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President Bush’s Mine Safety and Health chief David Dye shocked senators from both parties when he got up and left in the middle of a Jan. 23 Senate hearing on the West Virginia mining disaster. The message his action sent was clear: mine safety is not his priority. C-SPAN caught the scene for all Americans to see.

Sen. Arlen Specter (R-Pa.), who chaired the hearing, said of the Dye walkout, “I can’t recall it ever happening before. We’ll find a way to take appropriate note of it.”

In the first three weeks of this year, 15 coal miners in West Virginia and Kentucky died on the job. A Jan. 2 explosion killed 12 miners at the Sago Mine, owned by International Coal Group (ICG). The one surviving miner remains in a coma. A roof collapse Jan. 10 took the life of a Kentucky miner. On Jan. 19, a fire swept through Massey Energy’s Aracoma Alma No. 1 mine in Melville, W.Va. Two days later, rescue crews found the bodies of Ellery Hatfield, 47, and Don Bragg, 33. None of these mines is union.

Alma No. 1 used a ventilation and conveyor belt system that may have contributed to the spread of the fire. This system only became legal in 2004 when the Bush administration loosened up safety rules. Coal companies had been seeking that change for 15 years.

“We had major concerns about it,” said Davitt McAteer, who is heading West Virginia’s investigation of the Sago explosion. McAteer was an assistant secretary for mine safety and health in the Clinton administration. “If a fire could occur on a belt, that fire and the deadly gases the fire produces will be carried directly to the working face where the miners are.”

McAteer directly challenged Dye’s assertion that the technology to track miners underground is unproven. He cited success of pager-size tracking devices worn in mines in Australia. The cost of such equipment to track underground miners for Sago’s 145 miners would have been $100,000, he estimated. Miners at Sago produced $15.7 million in profit for ICG in the first three quarters of 2005, or over $100,000 each.

At the Jan. 23 meeting of the Senate Appropriations subcommittee on mine safety, Specter demanded to know if any of the 208 violations of federal safety regulations at the Sago mine was a “causative factor” in the disaster.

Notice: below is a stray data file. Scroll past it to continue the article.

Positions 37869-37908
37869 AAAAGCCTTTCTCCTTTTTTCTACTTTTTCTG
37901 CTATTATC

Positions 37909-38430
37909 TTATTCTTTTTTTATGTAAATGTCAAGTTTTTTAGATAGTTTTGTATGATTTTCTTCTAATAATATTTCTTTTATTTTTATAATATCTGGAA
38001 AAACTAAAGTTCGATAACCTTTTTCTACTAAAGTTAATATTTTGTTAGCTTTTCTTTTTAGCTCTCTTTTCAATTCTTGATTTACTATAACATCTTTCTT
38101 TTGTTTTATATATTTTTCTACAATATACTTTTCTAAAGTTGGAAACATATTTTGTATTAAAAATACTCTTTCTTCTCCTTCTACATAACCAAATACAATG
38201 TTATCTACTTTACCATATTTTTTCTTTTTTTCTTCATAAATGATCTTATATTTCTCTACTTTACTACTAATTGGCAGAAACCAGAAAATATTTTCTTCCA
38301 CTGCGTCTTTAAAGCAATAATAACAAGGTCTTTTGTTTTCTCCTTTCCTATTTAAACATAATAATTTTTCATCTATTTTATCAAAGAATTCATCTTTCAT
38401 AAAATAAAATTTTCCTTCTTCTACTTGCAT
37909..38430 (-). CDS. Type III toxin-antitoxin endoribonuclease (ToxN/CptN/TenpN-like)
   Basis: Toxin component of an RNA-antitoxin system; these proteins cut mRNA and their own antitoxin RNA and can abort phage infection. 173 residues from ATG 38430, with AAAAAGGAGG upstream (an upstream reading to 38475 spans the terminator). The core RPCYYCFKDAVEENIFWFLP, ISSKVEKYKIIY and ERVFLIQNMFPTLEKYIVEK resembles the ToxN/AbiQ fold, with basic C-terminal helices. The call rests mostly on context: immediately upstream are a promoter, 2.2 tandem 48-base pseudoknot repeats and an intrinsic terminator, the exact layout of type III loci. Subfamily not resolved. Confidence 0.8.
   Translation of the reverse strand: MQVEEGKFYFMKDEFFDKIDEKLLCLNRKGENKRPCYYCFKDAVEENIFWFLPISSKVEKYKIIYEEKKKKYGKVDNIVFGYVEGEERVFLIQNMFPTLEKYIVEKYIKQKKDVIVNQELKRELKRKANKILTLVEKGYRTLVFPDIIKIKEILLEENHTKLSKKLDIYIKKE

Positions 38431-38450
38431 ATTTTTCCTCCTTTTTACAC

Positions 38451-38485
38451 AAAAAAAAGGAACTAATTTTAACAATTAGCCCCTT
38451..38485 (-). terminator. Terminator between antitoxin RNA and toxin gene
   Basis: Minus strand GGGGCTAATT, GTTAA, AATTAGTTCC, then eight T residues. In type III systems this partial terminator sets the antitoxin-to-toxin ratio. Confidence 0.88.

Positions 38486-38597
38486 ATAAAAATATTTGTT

“We’re still investigating,” said Ray McKinney, MSHA’s administrator of coal mine safety and health, looking bored.

Did the budget cuts that eliminated 183 mine inspectors impact enforcement of the law, asked Sen. Robert Byrd (D-W.Va.) “No, I don’t think so,” Dye replied before hitting the door.

Dye said he had to leave to investigate a mine fire in Colorado. But a search by this reporter revealed the last reported mine fire in that state occurred in October 2005.

Meanwhile, the both houses of the West Virginia Legislature acted unanimously to require coal operators to stockpile oxygen inside mines and to supply tracking devices. They voted to fine coal operators $100,000 if they do not contact emergency officials within 15 minutes of an incident.

Lidella Hrutkay, a delegate to the Legislature from Logan County, the site of the fire, said she sat with the Alma No. 1 families during their vigil at the Bright Star Free Will Baptist Church. Miners who escaped the fire told her that if they spoke to the media, Massey Energy would fire them. “I heard the same thing from many different people,” Hrutkay said.

The International Coal Group is working around the clock to keep miners and their families quiet, and to keep the United Mine Workers of America out. ICG circulated a petition to remove the UMWA as the families’ representative in the state and federal investigations. Under the 1969 federal Mine Health and Safety Act, nonunion miners can retain the UMWA to represent them during the investigation of a disaster and the union can provide rescue teams.

“It is astonishing that ICG would go to such lengths to impede the investigation into what happened at Sago,” said UMWA President Cecil Roberts, jaw set. “What are they afraid of?” The union, he continued is focused on finding the cause of the explosion at Sago “so that such an event never happens again — at Sago or at any other mine. That’s what the UMWA wants, and that’s what the American people want. We will not abandon the families of the miners who died there.”

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